In 2016, the Nationals need the real Anthony Rendon back
Injuries sapped Anthony Rendon's production in 2015. If the Nats are to rebound in 2016, then they'll need Rendon to be in top form.
It’s never any one thing. This is baseball, after all. A team will rise or fall because of a number of factors, some of which may not make sense in isolation. In 2015, for instance, the Cardinals won 100 games despite getting a total of four starts from their ace. The Rangers claimed the AL West flag despite getting a total of 10 starts combined from Yu Darvish and Derek Holland. On the other end of the continuum, the Nationals mounted a case for the most disappointing team in recent history despite some historical bestowals from Bryce Harper.
Let’s home in on that lattermost example for a moment. Harper, the NL MVP, was singularly brilliant in 2015. However, factor in pitchers' hitting stats and Nationals position players not named Bryce Harper last season combined for a WAR of 5.7. Harper's WAR? It was 9.9. Yes, Harper was almost twice as valuable as the remainder of the 2015 Nationals when it comes to value on the field, at the plate, and on the bases. And Harper, of course, concentrated his immense value into a single roster spot.
Suffice it to say, Harper’s supporting cast must share more of the load if the Nats are going to scrub away memories of 2015 this season. On that front, the best hope for susbtantial improvement may rest with Anthony Rendon.
Rendon, the sixth-overall pick of the 2011 draft, remains a highly regarded talent. That was especially the case after his breakout 2014 campaign, in which he batted .287/.351/.473 (125 OPS+) with 21 homers and 39 doubles in 153 games. As well, Rendon provided excellent value with the glove and also contributed positively on the bases. For his efforts, he deservedly finished fifth in the NL MVP balloting and won a Silver Slugger.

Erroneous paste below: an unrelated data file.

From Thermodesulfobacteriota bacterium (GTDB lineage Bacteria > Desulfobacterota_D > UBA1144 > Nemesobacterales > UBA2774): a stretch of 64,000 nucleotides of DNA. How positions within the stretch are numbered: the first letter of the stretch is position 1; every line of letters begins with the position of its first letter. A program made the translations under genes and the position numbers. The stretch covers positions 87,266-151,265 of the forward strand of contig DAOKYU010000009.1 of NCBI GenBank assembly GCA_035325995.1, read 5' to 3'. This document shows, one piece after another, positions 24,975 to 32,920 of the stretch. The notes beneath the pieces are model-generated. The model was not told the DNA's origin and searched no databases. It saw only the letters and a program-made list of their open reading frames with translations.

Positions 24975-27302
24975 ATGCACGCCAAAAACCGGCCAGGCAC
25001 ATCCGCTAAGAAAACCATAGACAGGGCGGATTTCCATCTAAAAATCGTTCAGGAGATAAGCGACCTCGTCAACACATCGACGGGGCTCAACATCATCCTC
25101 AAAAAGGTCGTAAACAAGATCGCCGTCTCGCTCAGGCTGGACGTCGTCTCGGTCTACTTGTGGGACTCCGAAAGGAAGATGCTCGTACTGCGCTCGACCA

Needless to say, expectations were high for Rendon -- just as they were high for the Nationals as a team -- coming into 2015. However, Rendon sprained his left knee late in spring training and opened the season on the disabled list. Thanks in part to a strained oblique he suffered while rehabbing his knee, he didn't make his season debut until June 4. Less than a month later, Rendon and his .375 OBP hit the DL once again, this time with a quad strain. He'd miss another month. In the end, Rendon wound up batting .264/.344/.363 (91 OPS+) in just 80 games played. A steep drop-off, in terms of both rate-based production and volume, is what that is.
Even when Rendon was healthy enough to play, though, those injuries very likely exacted a toll. That's especially the case with injuries that cost a player the start of the season, as those kinds of maladies in essence put a player behind his peers when it comes to reaching peak performance at the proper time. Beyond that, injuries of this nature -- to the lower half and the core -- can compromise performance even after the player is healthy enough to be rostered. That was very likely the case with Rendon in 2015.
As well, Rendon last season spent the majority of his defensive innings -- 71.3 percent of his defensive innings, to be exact -- at second base. That's not the natural position for Rendon, who spent his college years, minor-league years and early parts of his big-league career primarily at third base. He'll return to that position in 2016, barring the unexpected. As Patrick Reddington of Federal Baseball recently noted, Rendon very much prefers this arrangement.
So better health, a normal spring preparation curve, and a return to his natural position all appear to be in play. Hope for a rebound flows from all of that in tandem with Rendon's strong pre-2015 track record. On that front, the Sportsline Fantasy projections tab Rendon for a 2016 line of .265/.339/.406 with 14 homers and 34 doubles in 596 at-bats. That's increased production on a rate basis and significantly improved durability. And if Rendon is indeed mostly healthy in 2016, then I'll take the over on that power projection.
Health, though, is the thing. Rendon has struggled to stay healthy dating back at least to his days at Rice University (and in the minors, an ankle injury cost him the vast majority of 2012). In some ways, his breakout season of 2014 was an outlier in terms of his durability. However, even an outlier is a demonstrated capability on some level.
Yes, a number of things need to happen for the Nats to surmount the Mets in 2016. Harper needs to produce at a high level once again. Shortstop needs to stabilize post-Ian Desmond. Jayson Werth needs to dig himself out of deep decline. Stephen Strasburg, in the absence of Jordan Zimmermann, probably needs to get to 200 innings for just the second time in his career. I could go on, which, as noted, would be the case for any team. With the Nats in 2016, though, a great deal may hinge on whether Rendon can return to form in his age-26 season.
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